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Spinal stenosis

Stenosis means narrowing or being narrow, and is used mostly to indicate restriction of fluid movement in the circulatory, excretory and digestive tracts.

The structure which is narrowed may be so due to illness, disease or congenital factors.

What is spinal stenosis?

Spinal stenosis is a condition which occurs mostly in older people, 60 years plus. It is a collection of symptoms caused by a narrowing of the canal in the backbone which carries the spinal (nerve) cord. It is an important consequence of lumbar spinal degenerative changes, and in the USA 0.1% of people over 65 years old undergo spinal operation for this problem yearly.

Diagnosis of spinal stenosis

Any elderly person presenting with buttock and leg pain should raise the question of the diagnosis of spinal stenosis. Patients typically complain of buttock or leg pain on standing and/or walking and which is relieved by sitting or bending. There may be pain from disc and facet joint changes in the lumbar spine also. On examination there are no findings which are diagnostic of this condition.

Xrays of the lumbar spine usually show advanced degenerative changes in the lower lumbar segments. These include narrowing of the disc segments.

The spinal canal

This is the tunnel formed in the vertebral column (backbone) by the lining up of all the central canals of each vertebral bone. The canal extends from the head down to the sacrum and carries the spinal cord and its offshoots, the spinal nerves.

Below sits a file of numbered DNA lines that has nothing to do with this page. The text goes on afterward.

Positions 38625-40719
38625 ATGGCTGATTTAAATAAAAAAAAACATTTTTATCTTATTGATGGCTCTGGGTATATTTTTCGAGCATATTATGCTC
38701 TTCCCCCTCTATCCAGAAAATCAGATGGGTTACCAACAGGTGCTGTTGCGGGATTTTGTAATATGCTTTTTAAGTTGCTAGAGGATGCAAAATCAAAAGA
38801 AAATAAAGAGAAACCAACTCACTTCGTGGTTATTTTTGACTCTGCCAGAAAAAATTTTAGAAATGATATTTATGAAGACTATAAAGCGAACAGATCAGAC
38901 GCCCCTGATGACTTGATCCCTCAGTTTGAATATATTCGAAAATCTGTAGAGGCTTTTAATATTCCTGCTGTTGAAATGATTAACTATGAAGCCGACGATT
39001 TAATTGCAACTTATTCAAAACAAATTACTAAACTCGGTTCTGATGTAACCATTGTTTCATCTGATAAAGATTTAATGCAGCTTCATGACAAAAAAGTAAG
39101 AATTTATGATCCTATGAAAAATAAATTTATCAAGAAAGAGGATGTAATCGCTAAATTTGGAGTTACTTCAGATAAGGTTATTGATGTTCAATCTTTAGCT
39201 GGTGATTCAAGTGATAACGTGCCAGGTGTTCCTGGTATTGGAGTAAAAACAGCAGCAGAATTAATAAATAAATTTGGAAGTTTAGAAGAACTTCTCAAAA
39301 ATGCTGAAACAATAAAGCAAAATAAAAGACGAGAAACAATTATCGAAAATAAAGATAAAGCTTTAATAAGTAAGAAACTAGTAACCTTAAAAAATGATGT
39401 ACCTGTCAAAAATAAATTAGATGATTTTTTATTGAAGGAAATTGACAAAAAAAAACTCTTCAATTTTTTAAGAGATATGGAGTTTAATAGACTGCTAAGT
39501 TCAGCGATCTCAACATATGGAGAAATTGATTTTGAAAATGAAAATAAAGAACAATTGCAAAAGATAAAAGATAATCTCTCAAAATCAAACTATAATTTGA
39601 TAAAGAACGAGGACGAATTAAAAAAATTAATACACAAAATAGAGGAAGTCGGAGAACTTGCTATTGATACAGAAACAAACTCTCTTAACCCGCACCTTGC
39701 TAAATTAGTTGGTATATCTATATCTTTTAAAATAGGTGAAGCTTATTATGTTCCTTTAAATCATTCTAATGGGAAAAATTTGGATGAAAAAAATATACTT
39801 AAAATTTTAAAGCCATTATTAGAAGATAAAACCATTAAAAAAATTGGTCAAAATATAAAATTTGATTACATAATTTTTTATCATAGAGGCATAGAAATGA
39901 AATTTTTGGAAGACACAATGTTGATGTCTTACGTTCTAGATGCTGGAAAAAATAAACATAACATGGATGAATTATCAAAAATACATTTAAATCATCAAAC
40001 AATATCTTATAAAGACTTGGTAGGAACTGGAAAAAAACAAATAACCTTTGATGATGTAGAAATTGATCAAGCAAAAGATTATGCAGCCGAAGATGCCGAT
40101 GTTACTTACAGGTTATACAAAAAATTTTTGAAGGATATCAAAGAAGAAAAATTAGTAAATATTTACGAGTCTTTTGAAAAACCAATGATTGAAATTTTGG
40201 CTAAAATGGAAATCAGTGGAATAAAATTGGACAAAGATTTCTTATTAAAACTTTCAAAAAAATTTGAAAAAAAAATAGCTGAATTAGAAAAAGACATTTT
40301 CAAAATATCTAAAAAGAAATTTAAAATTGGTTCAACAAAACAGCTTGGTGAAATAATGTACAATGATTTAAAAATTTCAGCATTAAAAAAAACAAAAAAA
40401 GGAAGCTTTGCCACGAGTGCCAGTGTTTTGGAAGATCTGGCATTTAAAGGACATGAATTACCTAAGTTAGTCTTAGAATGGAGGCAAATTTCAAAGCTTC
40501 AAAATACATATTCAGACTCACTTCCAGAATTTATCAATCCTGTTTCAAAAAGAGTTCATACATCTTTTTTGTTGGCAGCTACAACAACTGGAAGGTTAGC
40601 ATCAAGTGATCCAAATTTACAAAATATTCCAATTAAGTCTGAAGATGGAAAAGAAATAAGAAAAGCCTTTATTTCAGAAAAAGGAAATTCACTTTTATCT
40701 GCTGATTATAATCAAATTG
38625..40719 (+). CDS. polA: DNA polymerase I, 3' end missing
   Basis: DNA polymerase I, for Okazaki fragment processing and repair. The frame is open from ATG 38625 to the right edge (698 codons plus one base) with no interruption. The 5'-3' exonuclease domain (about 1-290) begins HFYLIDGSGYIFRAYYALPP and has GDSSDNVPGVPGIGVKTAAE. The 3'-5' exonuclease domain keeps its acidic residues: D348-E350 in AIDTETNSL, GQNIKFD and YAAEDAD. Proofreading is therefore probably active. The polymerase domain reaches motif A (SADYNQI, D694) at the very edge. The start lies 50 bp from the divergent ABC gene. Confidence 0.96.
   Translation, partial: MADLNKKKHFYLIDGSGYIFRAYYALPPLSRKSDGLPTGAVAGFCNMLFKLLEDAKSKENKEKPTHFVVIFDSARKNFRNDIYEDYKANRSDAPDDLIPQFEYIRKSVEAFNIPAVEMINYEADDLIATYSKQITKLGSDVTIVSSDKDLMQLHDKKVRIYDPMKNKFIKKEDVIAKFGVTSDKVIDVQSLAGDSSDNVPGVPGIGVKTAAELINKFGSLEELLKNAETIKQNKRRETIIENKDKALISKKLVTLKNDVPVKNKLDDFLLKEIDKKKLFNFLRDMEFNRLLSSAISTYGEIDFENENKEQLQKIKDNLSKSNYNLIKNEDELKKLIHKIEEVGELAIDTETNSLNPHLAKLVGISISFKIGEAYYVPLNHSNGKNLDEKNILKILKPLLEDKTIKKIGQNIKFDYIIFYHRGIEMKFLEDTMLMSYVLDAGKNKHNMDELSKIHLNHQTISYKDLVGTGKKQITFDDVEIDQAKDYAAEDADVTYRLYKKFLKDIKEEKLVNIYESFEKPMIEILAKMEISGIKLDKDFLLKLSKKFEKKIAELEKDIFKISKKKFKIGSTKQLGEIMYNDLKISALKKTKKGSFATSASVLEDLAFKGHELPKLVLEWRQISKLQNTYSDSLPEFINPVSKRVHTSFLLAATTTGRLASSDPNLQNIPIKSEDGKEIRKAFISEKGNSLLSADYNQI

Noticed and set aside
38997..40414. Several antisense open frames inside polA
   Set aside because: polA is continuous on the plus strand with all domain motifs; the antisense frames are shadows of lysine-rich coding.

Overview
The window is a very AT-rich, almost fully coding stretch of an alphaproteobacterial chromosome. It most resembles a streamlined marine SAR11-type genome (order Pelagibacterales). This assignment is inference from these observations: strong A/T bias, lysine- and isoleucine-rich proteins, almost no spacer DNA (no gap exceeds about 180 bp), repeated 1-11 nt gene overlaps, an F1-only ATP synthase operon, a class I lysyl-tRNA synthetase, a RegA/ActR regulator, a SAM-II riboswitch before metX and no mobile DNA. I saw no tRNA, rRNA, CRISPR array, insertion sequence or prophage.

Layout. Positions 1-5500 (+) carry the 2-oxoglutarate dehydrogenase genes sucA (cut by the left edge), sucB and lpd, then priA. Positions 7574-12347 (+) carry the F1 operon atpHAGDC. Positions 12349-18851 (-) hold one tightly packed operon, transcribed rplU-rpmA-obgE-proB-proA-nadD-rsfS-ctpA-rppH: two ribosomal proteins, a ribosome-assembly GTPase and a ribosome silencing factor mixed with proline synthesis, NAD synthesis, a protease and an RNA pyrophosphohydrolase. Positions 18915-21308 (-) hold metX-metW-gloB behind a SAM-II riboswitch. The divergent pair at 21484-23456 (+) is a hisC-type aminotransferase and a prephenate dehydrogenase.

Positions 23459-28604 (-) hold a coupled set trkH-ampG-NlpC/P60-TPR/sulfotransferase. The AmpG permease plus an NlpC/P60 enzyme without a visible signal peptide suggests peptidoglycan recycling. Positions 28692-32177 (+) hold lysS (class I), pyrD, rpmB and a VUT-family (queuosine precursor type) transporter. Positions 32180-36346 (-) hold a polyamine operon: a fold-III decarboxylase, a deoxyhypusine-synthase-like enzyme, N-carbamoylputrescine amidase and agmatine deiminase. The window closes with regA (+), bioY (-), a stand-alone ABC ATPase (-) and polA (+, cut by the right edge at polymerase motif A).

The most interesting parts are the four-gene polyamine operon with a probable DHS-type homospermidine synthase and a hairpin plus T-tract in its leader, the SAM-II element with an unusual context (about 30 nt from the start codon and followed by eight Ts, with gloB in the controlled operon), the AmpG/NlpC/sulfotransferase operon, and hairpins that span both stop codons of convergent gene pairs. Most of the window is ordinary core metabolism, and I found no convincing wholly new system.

Most of the time there is enough room in the spinal canal and the nerve cord and nerve roots have space. Difficulties arise if there is not enough room for nerve structures to function normally.

The importance of the size of the spinal canal

A narrow spinal canal is something that many people have quite normally. However, having a spinal canal of less than average size makes a person more likely to suffer from back pain or disc protrusion problems, and may influence the degree of recovery from disc surgery.

The shape of the spinal canal

The shape of the canal is important in determining whether someone gets stenosis or other types of back pain problems. The shape varies in different parts of the spine.

It tends to be oval in the upper lumbar spine, changing to a more triangular shape in the lower lumbar spine. Some people have a more trefoil-like shape in the lower lumbar spine, which is more vulnerable to the changes which occur in stenosis.

The boundaries of the spinal canal are made up of bone, the disc, the facet joints and ligaments.

What changes when spinal stenosis develops?

Changes occur in the spine with age and are often of no significance. However, the structures which surround the spinal canal can change in a way that cuts down the space available in the canal for the nerves.

 


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